My mate undeadhighelf kindly sent me three Grotz, providing me with the perfect opportunity to expand my Blood Axe warband with a Runtherd and his minions. Usually part of the Squig Katapult crew, they make great looking assistants working in the Squig Acquisition department of the horde.
Once a warband reaches a certain size, it’s really time to hire a GR Manager to keep all those pesky employees in check that are not like Orks motivated enough by the prospect of the next good scrap. The Runtherd is a firm believer in the carrot and stick approach to leadership. Unfortunately for the Gretchin, the squigs ate all the carrots.
The second started-but-never-finished unit in my Space Orks army for Warhammer 40k was a mob of Goffs. I had painted two metal figures with heavy weapons and a Gorkamorka Nob with a Warhammer Fantasy Orc head plus two plastic miniatures to start these off and now managed to complete another ten.
The paint scheme is appropriately no-nonsense, with dull metal, a few browns, a bit of red and a lot of black, accentuated with the typical chequer pattern on shoulder and back plates.
My Space Orks army for Warhammer 40k has been in the works for a couple of editions now (and by that I mean stored away in a figure case). Largely built and with some undercoat and base colours on, only half a unit of Grotz and a few Goff Orks were completed. For reasons unknown but most likely linked to a disturbance in the Waaagh somewhere, I felt the urge to finish the moderately sized Gretchin mob this week.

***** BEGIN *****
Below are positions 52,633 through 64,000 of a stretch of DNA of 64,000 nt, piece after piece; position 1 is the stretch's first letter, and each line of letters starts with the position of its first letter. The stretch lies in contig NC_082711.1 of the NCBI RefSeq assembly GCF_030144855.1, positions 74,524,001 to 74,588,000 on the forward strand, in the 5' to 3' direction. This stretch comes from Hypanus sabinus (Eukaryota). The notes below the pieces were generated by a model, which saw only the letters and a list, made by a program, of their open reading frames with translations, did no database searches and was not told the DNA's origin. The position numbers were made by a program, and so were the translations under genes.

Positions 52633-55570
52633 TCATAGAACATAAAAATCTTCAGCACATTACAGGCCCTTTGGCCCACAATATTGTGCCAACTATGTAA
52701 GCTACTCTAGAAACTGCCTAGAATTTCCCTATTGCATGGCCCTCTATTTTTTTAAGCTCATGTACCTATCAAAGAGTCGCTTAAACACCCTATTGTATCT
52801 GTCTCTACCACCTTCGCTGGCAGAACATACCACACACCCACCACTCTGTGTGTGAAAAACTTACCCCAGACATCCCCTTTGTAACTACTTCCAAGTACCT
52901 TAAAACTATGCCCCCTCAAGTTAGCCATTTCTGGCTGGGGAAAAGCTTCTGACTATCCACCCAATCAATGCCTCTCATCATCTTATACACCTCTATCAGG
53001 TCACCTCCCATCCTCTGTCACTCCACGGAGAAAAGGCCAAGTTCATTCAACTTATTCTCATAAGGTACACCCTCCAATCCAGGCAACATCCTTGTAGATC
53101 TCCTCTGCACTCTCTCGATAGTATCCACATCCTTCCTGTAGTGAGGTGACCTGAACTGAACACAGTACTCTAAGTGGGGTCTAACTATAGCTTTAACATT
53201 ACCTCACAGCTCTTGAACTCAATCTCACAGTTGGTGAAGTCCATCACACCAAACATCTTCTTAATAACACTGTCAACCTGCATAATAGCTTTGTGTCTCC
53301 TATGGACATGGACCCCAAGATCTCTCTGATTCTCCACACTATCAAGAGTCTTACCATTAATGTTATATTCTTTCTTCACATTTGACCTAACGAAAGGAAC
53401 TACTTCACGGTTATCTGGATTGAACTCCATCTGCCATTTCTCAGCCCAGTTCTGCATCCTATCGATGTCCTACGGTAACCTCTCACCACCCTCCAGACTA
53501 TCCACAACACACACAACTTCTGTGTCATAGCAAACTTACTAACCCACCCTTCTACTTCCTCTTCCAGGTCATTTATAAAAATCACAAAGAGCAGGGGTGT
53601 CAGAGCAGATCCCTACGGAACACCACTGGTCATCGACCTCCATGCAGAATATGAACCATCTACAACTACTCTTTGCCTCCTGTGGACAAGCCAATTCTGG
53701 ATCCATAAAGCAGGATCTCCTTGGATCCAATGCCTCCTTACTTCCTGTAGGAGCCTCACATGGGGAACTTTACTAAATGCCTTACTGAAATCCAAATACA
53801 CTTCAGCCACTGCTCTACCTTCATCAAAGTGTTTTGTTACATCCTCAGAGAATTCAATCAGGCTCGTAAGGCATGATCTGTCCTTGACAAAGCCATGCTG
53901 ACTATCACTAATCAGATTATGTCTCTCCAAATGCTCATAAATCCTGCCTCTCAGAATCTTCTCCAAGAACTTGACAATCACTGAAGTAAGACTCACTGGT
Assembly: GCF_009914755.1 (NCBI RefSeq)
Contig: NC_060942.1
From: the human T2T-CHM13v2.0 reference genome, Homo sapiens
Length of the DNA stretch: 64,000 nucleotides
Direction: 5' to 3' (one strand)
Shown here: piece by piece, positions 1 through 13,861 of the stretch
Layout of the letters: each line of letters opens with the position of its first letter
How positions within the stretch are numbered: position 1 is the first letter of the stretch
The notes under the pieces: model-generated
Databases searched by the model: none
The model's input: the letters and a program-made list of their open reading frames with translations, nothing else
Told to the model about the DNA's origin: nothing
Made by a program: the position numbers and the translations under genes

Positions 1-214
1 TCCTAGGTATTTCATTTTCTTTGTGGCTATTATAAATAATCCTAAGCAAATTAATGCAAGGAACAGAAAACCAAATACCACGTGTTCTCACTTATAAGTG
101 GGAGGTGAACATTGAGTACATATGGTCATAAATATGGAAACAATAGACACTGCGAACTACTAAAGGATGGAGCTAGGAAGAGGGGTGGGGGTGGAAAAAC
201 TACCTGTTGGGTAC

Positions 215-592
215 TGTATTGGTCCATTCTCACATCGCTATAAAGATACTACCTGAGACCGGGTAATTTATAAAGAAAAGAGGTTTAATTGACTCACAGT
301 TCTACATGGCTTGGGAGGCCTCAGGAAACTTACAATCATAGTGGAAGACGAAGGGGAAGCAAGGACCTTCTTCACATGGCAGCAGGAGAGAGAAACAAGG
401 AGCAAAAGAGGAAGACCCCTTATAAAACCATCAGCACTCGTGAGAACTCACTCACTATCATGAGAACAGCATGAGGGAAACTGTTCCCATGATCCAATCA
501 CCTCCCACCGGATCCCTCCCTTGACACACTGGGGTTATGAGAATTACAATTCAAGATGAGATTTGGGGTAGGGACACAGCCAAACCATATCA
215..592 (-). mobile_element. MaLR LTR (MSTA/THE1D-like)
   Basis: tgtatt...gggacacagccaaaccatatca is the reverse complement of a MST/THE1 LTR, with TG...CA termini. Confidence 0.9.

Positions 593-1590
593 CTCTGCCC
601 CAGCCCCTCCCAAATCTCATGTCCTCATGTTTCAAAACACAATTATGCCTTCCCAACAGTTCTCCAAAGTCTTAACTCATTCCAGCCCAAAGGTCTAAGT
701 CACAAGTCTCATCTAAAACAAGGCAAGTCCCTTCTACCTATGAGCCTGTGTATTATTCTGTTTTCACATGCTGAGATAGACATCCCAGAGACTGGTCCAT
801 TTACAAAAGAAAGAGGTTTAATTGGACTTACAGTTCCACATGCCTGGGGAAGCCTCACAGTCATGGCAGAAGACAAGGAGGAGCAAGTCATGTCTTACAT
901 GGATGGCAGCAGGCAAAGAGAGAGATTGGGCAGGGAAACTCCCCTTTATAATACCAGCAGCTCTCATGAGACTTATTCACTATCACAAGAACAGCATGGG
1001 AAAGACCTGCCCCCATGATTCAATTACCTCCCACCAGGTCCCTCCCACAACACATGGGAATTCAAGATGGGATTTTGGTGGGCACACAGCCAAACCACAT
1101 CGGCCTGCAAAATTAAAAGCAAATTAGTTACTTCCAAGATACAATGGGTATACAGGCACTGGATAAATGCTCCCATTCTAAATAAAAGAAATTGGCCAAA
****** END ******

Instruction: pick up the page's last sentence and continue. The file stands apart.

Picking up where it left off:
There are more Grotz to paint in my collection, but my current army list just includes this small band as a filler. Combined with the Rogue Trader era mob I’ve got 30, nearly enough to start a revolution and split off into its own faction. I do own the Red Gobbo and always had my eye on some scrap tankettes, so the Runtherd better keep a close watch over this rabble.
Now that the Goff Clan has enough wheels it is time to give da boyz some two-legged mechanical support in the shape of Dreadnoughts and their larger cousins, the Stompaz.
Dreadnoughts seemed the perfect fit for the footsloggin’ Goffs and they just look dead good in black with red and white chequered markings. The Stompaz are also a fitting embodiment of the spirit of Gork and pack some serious punch. Ultimately I might attach them to a Warlord but now they are part of the clan itself and help to alleviate any command and control problems since they can operate independently of the Nobz.
I also painted up the plastic Imperial ruins that came with the last boxed edition of the game. Some drybrushing over black and a bit of Agrax Earthshade around the base was all it took to get them onto the table.
With the infantry horde done, the Goffs are getting armoured support to crush their enemies. Fitted with deathrollers and grabbing claws, these vehicles complement the Goffs’ close combat capabilities, while also adding some serious mid-range firepower.
I had two of the original Bonebreakas and a Gibletgrinda to hand, while the rest of the vehicles are built from the later plastic battlewagons that took all their design elements from those tanks.
After fighting half way through a battle against the Imperial Guard Tactical Company I built previously, it became clear that this was lacking stopping power against more heavily armoured opposition. Therefore I commandeered a Baneblade Super Heavy Tank and attached it to the company.